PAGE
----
Following the Tomlinson-Slade ensemble, the Lance Pierce Band will perform. While the band's namesake is from Shelbyville, the keyboardist, Jim Mexdorf, calls Lebanon home.

Pierce said when Mexdorf approached him about doing the benefit concert, he said yes right away.

"Music is a big part of everybody's life. Anytime you can offer that to help people get through tough times of their lives, it's a good thing," said the Middle Tennessee rocker.

Pierce was living in Old Hickory during the 2010 flood. The thing he remembers most from that experience was the volunteers.

"For weeks and weeks, the Red Cross would come through with food trucks. Everybody would get donations," he said. "Get up the next morning and there was always something that was donated on your porch."

The Lance Pierce Band also includes Michael Richardson on guitar, Kevin Reed on bass and Mike Catalano on drums.

The final band performing will be Sweetn3, led by Rusty Sweeton.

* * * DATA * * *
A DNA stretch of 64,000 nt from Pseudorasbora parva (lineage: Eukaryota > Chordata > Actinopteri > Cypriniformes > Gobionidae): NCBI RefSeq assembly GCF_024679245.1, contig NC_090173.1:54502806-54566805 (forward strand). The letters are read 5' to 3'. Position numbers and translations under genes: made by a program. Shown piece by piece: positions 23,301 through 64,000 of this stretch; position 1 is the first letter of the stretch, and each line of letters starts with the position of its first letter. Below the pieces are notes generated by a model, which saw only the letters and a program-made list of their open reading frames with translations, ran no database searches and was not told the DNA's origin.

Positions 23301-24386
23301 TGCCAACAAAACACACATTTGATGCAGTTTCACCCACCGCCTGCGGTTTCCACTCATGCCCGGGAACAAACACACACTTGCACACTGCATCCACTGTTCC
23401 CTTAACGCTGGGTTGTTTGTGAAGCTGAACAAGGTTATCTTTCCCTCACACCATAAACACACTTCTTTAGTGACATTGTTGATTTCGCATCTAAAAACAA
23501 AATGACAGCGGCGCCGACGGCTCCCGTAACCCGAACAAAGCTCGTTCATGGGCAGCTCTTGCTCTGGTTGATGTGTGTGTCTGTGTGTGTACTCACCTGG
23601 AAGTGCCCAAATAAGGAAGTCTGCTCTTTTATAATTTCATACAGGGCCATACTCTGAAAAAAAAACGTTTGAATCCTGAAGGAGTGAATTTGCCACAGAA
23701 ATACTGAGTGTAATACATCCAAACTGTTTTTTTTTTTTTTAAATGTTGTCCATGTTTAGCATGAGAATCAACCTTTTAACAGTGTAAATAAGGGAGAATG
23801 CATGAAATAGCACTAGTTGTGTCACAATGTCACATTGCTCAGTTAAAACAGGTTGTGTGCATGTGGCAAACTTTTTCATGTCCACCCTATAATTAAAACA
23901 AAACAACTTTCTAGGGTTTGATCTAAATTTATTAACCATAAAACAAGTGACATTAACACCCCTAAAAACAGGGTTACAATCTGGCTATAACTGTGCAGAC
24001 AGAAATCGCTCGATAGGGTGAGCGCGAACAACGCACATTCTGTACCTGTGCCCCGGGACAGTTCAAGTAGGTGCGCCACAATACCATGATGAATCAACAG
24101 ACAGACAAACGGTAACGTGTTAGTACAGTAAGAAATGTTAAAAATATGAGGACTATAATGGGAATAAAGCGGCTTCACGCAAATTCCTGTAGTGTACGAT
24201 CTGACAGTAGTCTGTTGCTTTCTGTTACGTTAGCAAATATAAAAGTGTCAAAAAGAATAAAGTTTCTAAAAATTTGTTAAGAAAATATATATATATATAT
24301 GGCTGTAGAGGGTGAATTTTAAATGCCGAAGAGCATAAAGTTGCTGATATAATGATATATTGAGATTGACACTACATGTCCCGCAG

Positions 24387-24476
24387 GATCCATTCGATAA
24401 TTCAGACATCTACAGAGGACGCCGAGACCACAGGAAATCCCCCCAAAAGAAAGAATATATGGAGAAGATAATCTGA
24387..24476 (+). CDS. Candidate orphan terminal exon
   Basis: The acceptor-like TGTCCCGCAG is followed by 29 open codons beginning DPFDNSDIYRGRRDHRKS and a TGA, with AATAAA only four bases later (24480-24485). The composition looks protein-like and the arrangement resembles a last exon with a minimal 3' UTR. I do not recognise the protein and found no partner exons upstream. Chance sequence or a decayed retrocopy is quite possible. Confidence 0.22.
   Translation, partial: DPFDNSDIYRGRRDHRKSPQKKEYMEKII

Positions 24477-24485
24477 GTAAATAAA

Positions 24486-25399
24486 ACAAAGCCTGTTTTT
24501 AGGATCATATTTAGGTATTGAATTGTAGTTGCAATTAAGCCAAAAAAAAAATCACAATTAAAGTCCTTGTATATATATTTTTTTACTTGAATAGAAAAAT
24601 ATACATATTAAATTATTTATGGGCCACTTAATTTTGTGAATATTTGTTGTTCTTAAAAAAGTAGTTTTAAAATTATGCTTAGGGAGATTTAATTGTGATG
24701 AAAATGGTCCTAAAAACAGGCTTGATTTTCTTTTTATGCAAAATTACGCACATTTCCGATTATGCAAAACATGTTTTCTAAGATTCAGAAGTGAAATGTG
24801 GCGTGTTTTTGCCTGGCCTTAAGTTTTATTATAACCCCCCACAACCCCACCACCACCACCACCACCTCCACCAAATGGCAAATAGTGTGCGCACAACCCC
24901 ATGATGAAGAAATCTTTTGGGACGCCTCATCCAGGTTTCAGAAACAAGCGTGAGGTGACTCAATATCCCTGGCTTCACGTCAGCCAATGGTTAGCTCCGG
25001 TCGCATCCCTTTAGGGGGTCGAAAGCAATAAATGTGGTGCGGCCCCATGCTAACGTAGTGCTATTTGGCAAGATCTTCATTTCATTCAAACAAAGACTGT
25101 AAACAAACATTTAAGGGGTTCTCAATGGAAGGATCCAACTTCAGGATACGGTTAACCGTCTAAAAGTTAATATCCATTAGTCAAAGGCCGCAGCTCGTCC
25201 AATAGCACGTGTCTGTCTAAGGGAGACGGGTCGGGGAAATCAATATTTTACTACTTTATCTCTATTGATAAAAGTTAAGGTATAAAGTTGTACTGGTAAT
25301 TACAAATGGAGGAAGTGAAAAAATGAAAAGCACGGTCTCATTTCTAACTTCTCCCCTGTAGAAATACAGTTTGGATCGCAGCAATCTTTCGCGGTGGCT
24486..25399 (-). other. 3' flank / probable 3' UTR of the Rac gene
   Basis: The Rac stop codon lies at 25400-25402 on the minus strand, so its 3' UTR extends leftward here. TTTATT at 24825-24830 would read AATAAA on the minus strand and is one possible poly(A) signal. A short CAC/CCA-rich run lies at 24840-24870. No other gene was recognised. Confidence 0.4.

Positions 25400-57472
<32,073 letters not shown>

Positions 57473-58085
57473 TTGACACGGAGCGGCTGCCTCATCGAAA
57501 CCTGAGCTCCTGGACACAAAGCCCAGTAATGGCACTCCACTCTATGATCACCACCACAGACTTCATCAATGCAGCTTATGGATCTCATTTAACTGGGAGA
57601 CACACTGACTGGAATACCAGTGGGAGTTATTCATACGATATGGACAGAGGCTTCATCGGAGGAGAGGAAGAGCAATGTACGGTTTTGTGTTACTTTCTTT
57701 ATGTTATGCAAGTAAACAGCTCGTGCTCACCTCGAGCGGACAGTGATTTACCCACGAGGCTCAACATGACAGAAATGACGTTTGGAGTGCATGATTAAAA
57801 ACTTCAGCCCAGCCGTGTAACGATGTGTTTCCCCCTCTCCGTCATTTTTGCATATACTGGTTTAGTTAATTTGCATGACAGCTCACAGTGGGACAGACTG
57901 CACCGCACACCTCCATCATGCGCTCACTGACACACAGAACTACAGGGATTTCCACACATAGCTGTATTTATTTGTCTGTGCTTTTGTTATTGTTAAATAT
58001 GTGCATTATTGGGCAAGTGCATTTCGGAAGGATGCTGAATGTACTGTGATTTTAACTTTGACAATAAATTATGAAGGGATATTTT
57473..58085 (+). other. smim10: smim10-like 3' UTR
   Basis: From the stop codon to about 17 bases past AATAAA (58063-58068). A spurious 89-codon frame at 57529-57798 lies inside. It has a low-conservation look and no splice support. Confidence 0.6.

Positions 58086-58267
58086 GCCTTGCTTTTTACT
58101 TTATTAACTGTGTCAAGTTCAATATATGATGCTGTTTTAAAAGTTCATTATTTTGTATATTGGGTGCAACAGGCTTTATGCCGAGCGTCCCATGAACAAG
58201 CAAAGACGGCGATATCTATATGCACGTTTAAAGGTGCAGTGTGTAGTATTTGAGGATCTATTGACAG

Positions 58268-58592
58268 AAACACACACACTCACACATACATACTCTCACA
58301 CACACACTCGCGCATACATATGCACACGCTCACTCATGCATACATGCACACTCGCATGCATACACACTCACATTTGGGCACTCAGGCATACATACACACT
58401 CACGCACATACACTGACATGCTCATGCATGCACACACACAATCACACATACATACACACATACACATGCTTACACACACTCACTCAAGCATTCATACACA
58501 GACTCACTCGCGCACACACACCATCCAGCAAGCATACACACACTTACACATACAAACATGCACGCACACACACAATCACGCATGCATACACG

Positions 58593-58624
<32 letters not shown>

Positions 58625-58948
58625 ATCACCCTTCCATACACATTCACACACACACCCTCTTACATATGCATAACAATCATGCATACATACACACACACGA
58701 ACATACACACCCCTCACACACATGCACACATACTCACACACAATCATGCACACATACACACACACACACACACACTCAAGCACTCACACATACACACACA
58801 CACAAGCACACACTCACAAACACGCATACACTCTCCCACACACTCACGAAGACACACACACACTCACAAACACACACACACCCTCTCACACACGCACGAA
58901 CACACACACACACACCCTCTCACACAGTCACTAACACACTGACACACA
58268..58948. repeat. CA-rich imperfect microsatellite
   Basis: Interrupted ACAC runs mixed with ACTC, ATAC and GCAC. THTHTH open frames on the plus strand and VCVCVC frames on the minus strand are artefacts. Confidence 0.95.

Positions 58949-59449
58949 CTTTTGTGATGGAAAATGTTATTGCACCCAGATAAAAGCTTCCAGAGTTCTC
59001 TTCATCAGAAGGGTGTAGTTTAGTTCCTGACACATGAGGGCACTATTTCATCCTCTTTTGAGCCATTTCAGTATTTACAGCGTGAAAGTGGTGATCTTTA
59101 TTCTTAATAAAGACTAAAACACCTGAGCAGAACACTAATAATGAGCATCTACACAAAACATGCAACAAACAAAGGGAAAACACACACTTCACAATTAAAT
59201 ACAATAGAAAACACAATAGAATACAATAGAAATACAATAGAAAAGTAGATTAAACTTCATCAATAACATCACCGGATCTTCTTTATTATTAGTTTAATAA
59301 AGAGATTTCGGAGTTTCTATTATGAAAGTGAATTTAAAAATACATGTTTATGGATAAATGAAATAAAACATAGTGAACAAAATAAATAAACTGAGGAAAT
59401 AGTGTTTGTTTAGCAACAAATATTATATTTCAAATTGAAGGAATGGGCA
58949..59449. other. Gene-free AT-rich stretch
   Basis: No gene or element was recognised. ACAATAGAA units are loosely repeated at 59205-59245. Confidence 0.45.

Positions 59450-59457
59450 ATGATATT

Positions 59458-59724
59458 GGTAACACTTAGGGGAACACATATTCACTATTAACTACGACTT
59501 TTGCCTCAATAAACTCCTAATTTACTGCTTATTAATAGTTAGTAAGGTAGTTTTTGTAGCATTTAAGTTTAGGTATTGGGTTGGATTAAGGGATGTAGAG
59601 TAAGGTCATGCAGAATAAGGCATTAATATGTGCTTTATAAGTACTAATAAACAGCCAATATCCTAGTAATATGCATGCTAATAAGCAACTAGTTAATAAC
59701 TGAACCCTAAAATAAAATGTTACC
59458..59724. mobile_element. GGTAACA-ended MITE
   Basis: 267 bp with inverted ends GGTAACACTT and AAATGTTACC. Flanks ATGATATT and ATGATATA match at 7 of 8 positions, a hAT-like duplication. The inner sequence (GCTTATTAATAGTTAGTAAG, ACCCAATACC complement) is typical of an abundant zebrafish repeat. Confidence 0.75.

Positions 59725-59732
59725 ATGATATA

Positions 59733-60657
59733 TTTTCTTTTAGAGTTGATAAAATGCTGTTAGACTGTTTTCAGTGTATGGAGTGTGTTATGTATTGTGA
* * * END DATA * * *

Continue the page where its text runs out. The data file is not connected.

Sweeton's band has become a mainstay around Lebanon, performing at such venues as Sammy B's and the Lebanon Country Club.

"Once a month we used to turn Sammy B's into a rock and roll club," Sweeton said.

When Hale reached out to Sweeton about the benefit concert, Sweeton said, "How could I say no?"

The musician of over 40 years said it seemed like everyone was impacted by the flood and he wanted to do something that would help. He and his bandmates, Scott Kirk, Duane Dursma, Jimmy Watley and Dawn Wright, plan to perform the stuff their fans know them for, but Sweeton said, "We've been working on some new songs."

Business owners reactions

Jennie Walpole owns Asante Hair Salon. Her storefront sustained so much damage that it requires a full demolition of everything inside. She doesn't know when she will be able to return to it.

Finding the silver lining, Walpole said of the community, "I think it's great that our city stands behind its small business owners.